Postcards from the Edge (1990)

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Released 1-Aug-2001

Cover Art

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Details At A Glance

General Extras
Category Drama Audio Commentary-Carrie Fisher (Screenwriter)
Trailer-As Good As It Gets; Jerry Maguire
Trailer-My Best Friend's Wedding; Kramer vs. Kramer
Filmographies-Cast & Crew
Rating Rated M
Year Of Production 1990
Running Time 97:27
RSDL / Flipper RSDL (57:08) Cast & Crew
Start Up Menu
Region Coding 2,4 Directed By Mike Nichols

Sony Pictures Home Entertain
Starring Meryl Streep
Shirley MacLaine
Dennis Quaid
Gene Hackman
Case Soft Brackley-Transp
RPI $24.95 Music Carly Simon

Video Audio
Pan & Scan/Full Frame None English Dolby Digital 2.0 (192Kb/s)
French Dolby Digital 2.0 (192Kb/s)
German Dolby Digital 2.0 (192Kb/s)
Italian Dolby Digital 2.0 (192Kb/s)
Spanish Dolby Digital 2.0 (192Kb/s)
English Audio Commentary Dolby Digital 2.0 (192Kb/s)
Widescreen Aspect Ratio 1.78:1
16x9 Enhancement
16x9 Enhanced
Video Format 576i (PAL)
Original Aspect Ratio 1.85:1 Miscellaneous
Jacket Pictures No
Subtitles English
French Audio Commentary
German Audio Commentary
Italian Audio Commentary
Spanish Audio Commentary
Dutch Audio Commentary
Smoking Yes
Annoying Product Placement No
Action In or After Credits Yes, singing and dancing during credits

NOTE: The Profanity Filter is ON. Turn it off here.

Plot Synopsis

    Postcards From the Edge tells the tale of a young woman's fight with drug abuse and her constant struggles to be understood by her mother. This movie is based on the autobiographical novel by Carrie Fisher - you know her: the gold bikini-clad Princess Leia from Star Wars. Anyway, moving away from the gold bikini, you may want to know just exactly what an autobiographical novel is. Well, in Carrie Fisher's own words, it is a novel that closely resembles a part of her life whilst not really resembling it at all. I guess you could say it is a work of faction (yes, I meant to type faction).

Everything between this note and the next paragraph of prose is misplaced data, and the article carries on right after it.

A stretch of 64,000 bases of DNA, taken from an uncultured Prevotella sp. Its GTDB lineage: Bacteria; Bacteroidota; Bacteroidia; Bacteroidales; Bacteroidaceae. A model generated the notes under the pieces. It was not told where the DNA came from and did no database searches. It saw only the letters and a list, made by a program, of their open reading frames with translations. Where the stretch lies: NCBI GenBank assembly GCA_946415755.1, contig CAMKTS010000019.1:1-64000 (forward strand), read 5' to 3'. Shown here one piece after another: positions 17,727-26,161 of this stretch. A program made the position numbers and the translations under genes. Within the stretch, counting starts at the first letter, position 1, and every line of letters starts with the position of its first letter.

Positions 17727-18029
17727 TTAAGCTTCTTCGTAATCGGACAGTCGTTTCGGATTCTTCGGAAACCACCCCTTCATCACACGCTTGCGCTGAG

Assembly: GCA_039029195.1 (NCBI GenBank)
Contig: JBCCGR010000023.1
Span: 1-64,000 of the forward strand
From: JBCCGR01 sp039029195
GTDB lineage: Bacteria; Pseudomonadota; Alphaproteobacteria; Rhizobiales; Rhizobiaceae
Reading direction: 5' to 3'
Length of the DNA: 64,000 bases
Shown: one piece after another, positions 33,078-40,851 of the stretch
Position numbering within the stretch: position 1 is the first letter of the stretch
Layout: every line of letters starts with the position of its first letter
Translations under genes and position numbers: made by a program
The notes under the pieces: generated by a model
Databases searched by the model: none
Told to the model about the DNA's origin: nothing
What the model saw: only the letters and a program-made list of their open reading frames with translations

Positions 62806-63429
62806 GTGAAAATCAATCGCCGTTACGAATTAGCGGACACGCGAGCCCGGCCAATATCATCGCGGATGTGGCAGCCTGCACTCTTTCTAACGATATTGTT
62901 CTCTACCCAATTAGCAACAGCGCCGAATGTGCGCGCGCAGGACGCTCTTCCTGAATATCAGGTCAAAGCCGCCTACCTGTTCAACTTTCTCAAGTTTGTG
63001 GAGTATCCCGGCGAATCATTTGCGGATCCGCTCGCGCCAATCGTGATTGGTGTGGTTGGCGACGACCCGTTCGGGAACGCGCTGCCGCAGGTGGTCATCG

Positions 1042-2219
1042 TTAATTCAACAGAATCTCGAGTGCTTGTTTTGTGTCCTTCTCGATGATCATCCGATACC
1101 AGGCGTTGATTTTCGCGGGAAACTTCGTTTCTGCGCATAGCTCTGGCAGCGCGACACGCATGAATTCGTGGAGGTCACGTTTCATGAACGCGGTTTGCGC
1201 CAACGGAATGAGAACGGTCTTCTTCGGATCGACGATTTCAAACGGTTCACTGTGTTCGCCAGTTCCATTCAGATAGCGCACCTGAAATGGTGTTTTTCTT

Suzanne Vale (Meryl Streep) is an actor with a drug problem. She is not making any friends in the film industry because of her addiction and soon winds up in an emergency ward with a plastic tube down her throat. From here, rehab is the only option. We then follow Suzanne's roller-coaster recovery through family turmoil, heartbreak, and career quirks. Shirley MacLaine is Suzanne's ageing mother, wonderfully cast in the role of a glamorous movie (and musical) queen. Dennis Quaid, Richard Dreyfuss, and Gene Hackman all make appearances to round out an all-star cast.

    Postcards From the Edge is an interesting movie that is quite enjoyable. It shows how someone can put their life back together, even despite drug abuse and a dysfunctional family.

Don't wish to see plot synopses in the future? Change your configuration.

Transfer Quality


    This is a good transfer. There is nothing special here, but neither is there anything terrible either. The presentation is fairly consistent throughout.

    This transfer is presented in the 16x9 enhanced aspect ratio of 1.85:1.

    Sharpness is quite good throughout with only a few scenes being softened by grain. Very light grain is present throughout the movie. Unfortunately, a few scenes deteriorate further causing notable loss of detail (12:38). Shadow detail is never very good but remains serviceable for the majority of the transfer. A few notable examples of poor shadow detail can be found at 37:45 - 38:10 and 57:08.

    This transfer does not have any exceptional colour use. Colours remain relatively drab with nothing noteworthy. I am not sure whether this was an artistic choice or a fault of the transfer/source material. Colour levels remains consistent and skin tones are faithfully rendered. There are no instances of colour bleed.

    There are no notable MPEG artefacts in this transfer and aliasing is never present. There is a light spattering of film artefacts that are not distracting.

    I sampled the English subtitles and found them to be quite accurate. I cannot account for the other 25 subtitle streams.